Writers are obsessed with villains. From the obvious enemy to the subtle rogue, villains add a depth to a story rarely plumbed by the hero. Their personalities are as intriguing as their acts, and their motivations, however sinister, are often what keep us turning pages as readers.
As much as we may cringe at their dastardly deeds, villains are as necessary in literature as heroes—and sometimes, they’re more interesting. Consider these six bad guys, some of whom play to type a little closer than others, but each a villain we just can’t help but love to hate.
An obvious monster, with a ghastly face and powerful magic, He-Who-Shall-Not-Be-Named is Harry Potter’s most dangerous enemy, as well as his most driven. Harry comes up against many dark opponents throughout the seven-book series, but none as scary—or as necessary to the plot—as The Dark Lord.
The grotesque charm of Stephen King’s literate lunatic is what keeps Annie Wilkes haunting our imaginations long after we turn the final page on her story. Annie Wilkes pushed the phrase “dirty bird” into pop culture vernacular and reminded us never to drive alone to a cockadoodie cabin in the middle of winter. You always hurt the ones you love.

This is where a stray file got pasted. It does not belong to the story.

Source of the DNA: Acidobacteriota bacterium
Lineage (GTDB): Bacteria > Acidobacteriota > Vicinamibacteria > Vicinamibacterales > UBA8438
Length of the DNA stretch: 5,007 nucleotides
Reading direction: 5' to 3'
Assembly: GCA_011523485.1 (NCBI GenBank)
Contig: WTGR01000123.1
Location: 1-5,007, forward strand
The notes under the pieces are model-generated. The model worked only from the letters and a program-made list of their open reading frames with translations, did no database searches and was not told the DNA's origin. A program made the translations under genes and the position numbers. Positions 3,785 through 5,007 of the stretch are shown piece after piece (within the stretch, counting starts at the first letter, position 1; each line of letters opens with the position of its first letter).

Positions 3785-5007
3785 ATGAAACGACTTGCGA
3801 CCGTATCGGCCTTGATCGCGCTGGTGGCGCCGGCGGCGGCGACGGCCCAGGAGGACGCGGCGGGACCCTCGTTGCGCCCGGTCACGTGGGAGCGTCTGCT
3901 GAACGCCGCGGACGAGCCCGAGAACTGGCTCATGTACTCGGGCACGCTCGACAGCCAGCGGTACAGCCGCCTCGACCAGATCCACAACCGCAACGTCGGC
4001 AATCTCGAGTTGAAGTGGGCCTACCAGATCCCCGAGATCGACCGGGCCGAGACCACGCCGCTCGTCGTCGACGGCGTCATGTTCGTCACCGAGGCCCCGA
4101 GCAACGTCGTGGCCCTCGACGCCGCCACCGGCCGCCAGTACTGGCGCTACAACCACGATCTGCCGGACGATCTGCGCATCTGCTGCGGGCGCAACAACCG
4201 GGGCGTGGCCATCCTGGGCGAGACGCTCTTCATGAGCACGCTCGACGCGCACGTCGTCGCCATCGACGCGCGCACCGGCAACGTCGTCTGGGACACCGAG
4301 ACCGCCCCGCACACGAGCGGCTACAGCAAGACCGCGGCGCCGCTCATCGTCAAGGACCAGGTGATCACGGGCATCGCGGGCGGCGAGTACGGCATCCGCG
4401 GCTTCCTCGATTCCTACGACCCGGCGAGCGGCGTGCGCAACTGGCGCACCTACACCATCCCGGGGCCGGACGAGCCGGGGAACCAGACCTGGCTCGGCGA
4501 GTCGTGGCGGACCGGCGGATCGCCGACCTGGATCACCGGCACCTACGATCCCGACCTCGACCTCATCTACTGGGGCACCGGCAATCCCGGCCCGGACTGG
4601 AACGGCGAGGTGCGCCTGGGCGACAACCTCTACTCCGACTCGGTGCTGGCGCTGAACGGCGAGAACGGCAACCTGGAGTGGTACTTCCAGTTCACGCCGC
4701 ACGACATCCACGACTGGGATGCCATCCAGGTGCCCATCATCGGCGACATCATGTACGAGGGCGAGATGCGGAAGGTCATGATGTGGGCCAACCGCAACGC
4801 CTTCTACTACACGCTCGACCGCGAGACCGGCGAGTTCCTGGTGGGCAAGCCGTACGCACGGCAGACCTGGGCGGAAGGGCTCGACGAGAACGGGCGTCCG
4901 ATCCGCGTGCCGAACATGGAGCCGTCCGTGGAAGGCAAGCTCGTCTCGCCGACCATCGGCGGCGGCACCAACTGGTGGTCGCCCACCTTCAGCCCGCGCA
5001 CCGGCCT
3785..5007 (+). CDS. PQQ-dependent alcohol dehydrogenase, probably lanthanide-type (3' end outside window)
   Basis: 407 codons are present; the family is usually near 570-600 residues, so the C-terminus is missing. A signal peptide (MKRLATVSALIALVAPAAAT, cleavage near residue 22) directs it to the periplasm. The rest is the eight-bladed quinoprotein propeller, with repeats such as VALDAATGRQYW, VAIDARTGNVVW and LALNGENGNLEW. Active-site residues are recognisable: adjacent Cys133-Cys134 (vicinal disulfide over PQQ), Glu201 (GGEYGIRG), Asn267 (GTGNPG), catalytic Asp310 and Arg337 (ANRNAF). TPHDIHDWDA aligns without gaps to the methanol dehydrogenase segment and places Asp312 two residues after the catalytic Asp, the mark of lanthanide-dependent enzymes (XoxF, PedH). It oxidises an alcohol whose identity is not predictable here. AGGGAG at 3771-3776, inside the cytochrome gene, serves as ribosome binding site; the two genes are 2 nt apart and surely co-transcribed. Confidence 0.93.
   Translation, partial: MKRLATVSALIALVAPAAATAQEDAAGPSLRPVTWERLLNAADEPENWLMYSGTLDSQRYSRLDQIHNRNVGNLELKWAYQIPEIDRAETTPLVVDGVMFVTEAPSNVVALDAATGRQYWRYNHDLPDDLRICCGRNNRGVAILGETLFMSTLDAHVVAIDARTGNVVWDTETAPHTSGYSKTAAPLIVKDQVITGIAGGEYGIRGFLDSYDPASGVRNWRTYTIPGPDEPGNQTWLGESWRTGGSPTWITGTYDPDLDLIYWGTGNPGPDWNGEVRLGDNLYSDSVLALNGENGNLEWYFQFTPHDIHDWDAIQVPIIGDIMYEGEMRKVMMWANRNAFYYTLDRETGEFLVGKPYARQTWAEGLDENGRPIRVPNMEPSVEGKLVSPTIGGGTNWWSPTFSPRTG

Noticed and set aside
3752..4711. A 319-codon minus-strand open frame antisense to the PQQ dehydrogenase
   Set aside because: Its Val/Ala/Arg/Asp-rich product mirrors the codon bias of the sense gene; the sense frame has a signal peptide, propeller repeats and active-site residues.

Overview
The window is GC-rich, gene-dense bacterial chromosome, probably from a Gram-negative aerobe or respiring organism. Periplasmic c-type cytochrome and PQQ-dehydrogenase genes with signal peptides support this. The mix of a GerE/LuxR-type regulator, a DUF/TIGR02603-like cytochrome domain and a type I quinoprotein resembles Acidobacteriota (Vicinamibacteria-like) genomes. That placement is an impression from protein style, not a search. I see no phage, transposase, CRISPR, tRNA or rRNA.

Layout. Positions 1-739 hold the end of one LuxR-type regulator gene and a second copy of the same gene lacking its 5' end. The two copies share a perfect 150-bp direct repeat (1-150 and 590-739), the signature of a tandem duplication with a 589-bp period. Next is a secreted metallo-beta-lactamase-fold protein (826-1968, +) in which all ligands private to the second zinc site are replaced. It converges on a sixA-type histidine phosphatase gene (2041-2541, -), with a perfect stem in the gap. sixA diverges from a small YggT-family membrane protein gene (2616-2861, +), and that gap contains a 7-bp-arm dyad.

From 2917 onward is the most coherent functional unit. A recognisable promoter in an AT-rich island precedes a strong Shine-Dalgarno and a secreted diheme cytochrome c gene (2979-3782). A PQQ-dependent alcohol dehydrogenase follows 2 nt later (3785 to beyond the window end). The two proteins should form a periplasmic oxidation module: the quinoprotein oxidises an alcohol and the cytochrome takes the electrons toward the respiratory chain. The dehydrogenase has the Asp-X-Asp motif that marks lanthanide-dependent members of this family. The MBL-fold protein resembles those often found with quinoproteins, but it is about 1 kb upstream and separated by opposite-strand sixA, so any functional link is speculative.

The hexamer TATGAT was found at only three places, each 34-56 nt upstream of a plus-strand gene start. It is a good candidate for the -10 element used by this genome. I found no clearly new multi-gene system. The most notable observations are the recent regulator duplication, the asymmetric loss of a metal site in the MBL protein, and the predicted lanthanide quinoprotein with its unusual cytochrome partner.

The OG cruel nurse, without Ratched there would be no Annie Wilkes, so we are forever grateful for the dehumanizing, authority-abusing Big Nurse and foil to Ken Kesey’s anti-hero, McMurphy. Ratched and McMurphy were almost evenly matched in wits and survival instinct, but in the end, Ratched held the keys, and therefore, the power.
Hannibal the cannibal is one of pop culture’s most vile (and archetypal) criminals, but in the Hannibal series, he is also the most necessary. Holding the key to solving crimes nearly as demonic as his own, Lecter’s insidious ability to terrorize FBI agent Will Graham—as well as readers—even from behind his coffin-like restraints, makes him as unforgettable as he is fascinating.
The evil politician, President Snow is a fascist for the ages. Ruling all of Panem with a white rose and iron fist, Snow isolates and terrorizes his constituents until their obedience is guaranteed, most cruelly through the annual Hunger Games, where he pits 24 children against each other in a fight to the death. That is, until Katniss Everdeen volunteers as Tribute.
Tom Ripley is a near-perfect villain. The consummate underdog who just couldn’t take it anymore, it’s hard at times not to feel sorry for Ripley. At least before the killing begins. But who hasn’t felt like an outcast at times? Sympathy for literature’s relatable sociopath takes Ripley a long way—just ask Dickie Greenleaf.
Did we miss the villain you most love to hate? Tell us in the comments!